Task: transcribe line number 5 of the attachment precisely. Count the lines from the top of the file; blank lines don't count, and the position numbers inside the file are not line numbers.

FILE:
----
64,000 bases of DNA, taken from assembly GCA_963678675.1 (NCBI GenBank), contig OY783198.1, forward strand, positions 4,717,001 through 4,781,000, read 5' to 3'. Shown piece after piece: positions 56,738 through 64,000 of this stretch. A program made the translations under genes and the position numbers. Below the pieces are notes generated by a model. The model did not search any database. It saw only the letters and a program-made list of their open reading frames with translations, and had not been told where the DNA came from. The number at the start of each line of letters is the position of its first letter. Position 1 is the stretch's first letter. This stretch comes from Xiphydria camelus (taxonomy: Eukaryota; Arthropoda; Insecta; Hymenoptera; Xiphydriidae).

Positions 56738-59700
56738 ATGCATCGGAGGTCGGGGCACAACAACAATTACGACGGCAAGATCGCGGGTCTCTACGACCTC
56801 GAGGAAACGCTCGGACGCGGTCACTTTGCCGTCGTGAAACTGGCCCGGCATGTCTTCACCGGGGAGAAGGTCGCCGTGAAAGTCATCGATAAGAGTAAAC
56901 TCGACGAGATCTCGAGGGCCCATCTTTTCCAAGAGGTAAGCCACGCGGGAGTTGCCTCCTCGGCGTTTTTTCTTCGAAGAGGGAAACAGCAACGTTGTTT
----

56901 TCGACGAGATCTCGAGGGCCCATCTTTTCCAAGAGGTAAGCCACGCGGGAGTTGCCTCCTCGGCGTTTTTTCTTCGAAGAGGGAAACAGCAACGTTGTTT